Tags: Startup news, Startup global, funding, mergers, acquisitions
Missing out on updates from the startup scenes around the globe? - We got you covered! This podcast will provide a 5 minute highlight reel of all that happened in the startup ecosystem last week.
This week’s startup scene was definitely in its top shape. We are talking about a total of 397 funding rounds that’s hundred more than last week, $31.2 billion total funding which is almost 5 times last week, 153 acquisitions recorded, and a transaction of a total acquisition amount of $9.3 billion. That being said, let’s dive right into the highlights.
Feather, a New York-based company that offers contemporary, higher-end furniture on a subscription basis raised $12.5 million in a Series A round led by Spark Capital. Prior seed investors Fuel Capital, Bain Capital Ventures, PJC, Kleiner Perkins, and Y Combinator followed on in the round, according to Crunchbase.
Algorithmia raised $25 million in Series B funding led by Norwest Venture Partners. Algorithmia, based in Seattle, is building infrastructure for the final step of the machine learning workflow: integrating a predictive model into a production code environment. Basically, what the company calls its “AI Layer” is a software environment that automatically produces a model-specific API the data scientist can call.
DNA Script has raised $38.5 million in new financing to commercialize a process that it claims is the first big leap forward in manufacturing genetic material. DNA Script is focused on the manufacturing of synthetic DNA using a proprietary template-free enzymatic technology. The company aims at accelerating innovation in life science and technology through rapid, affordable and high quality DNA synthesis.
The company said the money would be used to accelerate the development of its first products and establish a presence in the United States.
Trendy luggage brand - Away, packs on $100 million funding and rolls past a valuation of $1.4 billion. The capital will be used to build additional brick-and-mortar stores, as well as add to Away’s portfolio of merchandise with an eye toward expanding into generic travel gear. To date, Away has sold more than 1 million suitcases.
Moving on to acquisitions,
HP enterprise announced it was buying Cray (a global supercomputer leader) for $1.3 billion, giving it access to the company’s high-performance computing portfolio, and perhaps a foothold into quantum computing in the future.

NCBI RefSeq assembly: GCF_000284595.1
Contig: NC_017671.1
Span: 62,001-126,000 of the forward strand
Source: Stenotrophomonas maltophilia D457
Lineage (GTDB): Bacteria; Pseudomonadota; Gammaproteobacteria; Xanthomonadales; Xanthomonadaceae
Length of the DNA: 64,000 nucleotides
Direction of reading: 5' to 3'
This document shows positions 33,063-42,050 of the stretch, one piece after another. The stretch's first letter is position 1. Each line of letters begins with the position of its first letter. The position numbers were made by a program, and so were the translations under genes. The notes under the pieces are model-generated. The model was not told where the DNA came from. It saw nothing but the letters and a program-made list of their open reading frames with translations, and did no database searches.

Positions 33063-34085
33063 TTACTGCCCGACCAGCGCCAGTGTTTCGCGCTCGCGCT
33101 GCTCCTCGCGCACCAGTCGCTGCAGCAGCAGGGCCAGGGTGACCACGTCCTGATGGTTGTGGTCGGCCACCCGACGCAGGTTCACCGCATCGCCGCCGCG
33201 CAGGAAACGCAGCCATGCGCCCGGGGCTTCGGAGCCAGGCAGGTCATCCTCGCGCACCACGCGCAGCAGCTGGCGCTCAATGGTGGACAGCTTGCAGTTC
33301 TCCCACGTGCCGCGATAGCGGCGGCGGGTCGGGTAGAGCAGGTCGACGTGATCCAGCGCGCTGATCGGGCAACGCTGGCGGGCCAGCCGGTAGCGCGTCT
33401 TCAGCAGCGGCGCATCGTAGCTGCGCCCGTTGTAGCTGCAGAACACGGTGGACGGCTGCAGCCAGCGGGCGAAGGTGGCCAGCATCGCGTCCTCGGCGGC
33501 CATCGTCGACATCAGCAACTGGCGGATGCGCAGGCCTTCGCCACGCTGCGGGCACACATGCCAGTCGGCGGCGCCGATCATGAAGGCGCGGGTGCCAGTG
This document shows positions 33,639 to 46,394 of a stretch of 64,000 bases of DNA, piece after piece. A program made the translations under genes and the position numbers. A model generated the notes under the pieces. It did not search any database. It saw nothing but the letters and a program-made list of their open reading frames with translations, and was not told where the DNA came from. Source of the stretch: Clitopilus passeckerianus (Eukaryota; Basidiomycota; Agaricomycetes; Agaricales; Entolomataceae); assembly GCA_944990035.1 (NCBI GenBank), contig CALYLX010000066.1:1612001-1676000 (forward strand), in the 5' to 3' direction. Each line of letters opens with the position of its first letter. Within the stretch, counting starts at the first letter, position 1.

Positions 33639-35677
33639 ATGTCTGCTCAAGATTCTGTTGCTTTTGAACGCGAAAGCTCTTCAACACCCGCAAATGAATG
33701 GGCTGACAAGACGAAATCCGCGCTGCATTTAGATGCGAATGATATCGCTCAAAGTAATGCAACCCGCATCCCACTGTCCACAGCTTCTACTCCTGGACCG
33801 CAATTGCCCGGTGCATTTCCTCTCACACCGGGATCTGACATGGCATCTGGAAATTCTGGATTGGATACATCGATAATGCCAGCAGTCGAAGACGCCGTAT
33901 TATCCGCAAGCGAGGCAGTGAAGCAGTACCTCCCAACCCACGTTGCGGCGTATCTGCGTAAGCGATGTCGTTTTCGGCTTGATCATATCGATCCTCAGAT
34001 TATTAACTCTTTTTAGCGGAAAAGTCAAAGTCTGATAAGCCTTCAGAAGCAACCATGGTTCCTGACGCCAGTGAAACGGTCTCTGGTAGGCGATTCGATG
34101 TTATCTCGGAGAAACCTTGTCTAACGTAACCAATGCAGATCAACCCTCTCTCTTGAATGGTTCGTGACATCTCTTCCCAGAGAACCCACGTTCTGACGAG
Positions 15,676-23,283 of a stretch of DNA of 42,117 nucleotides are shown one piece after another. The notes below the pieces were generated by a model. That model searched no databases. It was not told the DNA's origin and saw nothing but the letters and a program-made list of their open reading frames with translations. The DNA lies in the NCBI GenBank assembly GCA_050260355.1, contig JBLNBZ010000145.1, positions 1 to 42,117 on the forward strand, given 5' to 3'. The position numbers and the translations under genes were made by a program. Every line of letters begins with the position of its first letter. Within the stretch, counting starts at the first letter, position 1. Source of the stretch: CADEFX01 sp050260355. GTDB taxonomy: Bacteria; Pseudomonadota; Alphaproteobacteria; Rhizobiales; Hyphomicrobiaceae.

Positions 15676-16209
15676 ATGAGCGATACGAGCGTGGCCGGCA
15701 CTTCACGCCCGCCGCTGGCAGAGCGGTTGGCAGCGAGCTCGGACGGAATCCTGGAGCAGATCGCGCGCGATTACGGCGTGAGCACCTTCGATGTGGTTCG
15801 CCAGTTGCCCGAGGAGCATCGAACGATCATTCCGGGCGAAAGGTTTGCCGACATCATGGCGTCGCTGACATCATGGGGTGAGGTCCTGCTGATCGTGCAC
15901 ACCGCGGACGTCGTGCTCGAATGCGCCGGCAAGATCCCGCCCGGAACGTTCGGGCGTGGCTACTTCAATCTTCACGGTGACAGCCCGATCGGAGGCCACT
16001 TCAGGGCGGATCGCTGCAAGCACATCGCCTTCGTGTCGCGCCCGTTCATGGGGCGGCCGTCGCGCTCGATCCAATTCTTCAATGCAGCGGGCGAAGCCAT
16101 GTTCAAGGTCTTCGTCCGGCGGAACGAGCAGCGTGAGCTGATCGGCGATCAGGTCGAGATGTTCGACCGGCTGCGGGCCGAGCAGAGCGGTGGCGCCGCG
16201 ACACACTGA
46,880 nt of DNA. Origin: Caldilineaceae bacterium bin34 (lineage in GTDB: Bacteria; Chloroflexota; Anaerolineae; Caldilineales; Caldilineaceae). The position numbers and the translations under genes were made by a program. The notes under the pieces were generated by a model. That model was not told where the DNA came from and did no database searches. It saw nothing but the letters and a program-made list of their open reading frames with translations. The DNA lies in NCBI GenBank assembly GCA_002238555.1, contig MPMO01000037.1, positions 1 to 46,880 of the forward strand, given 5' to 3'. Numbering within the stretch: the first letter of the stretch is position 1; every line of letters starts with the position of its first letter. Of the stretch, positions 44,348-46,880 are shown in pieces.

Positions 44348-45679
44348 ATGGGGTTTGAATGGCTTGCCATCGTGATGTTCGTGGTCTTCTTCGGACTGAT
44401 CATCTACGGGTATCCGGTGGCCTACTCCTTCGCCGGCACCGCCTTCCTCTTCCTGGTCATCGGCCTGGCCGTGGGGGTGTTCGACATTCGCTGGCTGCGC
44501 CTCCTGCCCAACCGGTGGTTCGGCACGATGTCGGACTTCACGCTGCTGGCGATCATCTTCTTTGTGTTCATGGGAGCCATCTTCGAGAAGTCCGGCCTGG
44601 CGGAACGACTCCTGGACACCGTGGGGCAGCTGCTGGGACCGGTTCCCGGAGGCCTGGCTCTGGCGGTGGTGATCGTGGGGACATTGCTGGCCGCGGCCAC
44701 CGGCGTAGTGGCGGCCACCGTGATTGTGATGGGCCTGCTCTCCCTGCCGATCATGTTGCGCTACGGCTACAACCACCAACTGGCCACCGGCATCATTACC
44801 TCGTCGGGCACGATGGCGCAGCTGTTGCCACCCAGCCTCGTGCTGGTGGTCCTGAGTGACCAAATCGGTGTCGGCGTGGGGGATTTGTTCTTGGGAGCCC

VMware announced today that it’s acquiring Bitnami, the package application company that was a member of the Y Combinator Winter 2013 class. The companies didn’t share the purchase price. The company can now deliver more than 130 popular software packages in a variety of formats, such as Docker containers or virtual machine, an approach that should be attractive for VMware as it makes its transformation to be more of a cloud services company.
Sisense announced today that it has acquired Periscope Data to create what it is calling a complete data science and analytics platform for customers. The companies did not disclose the purchase price. Sisense, which has raised $174 million, tends to serve business intelligence requirements either for internal use or externally with customers. Periscope, which has raised more than $34 million, looks at the data science end of the business.
What else caught our eye last week?
Fiverr files to go public, reports revenue of $75.5M and a net loss of $36.1M for 2018
Freelance marketplace Fiverr has filed to go public on the New York Stock Exchange.
Their mission is to change how the world works together. They started with the simple idea that people should be able to buy and sell digital services in the same fashion as physical goods on an e-commerce platform. On that basis, they set out to design a digital marketplace that is built with a comprehensive services catalog and an efficient search, find and order process that mirrors a typical e-commerce transaction.
Next, let’s take a peek at the Revenue based finance (RBF) model that’s on the rise.
What exactly is RBF you ask? It’s a relatively new form of funding for tech companies that are posting monthly recurring revenue. Here’s how Lighter Capital, which completed 500 RBF deals in 2018, explains it: “It’s an alternative funding model that mixes some aspects of debt and equity. Most RBF is technically structured as a loan. However, RBF investors’ returns are tied directly to the startup’s performance, which is more like equity.”
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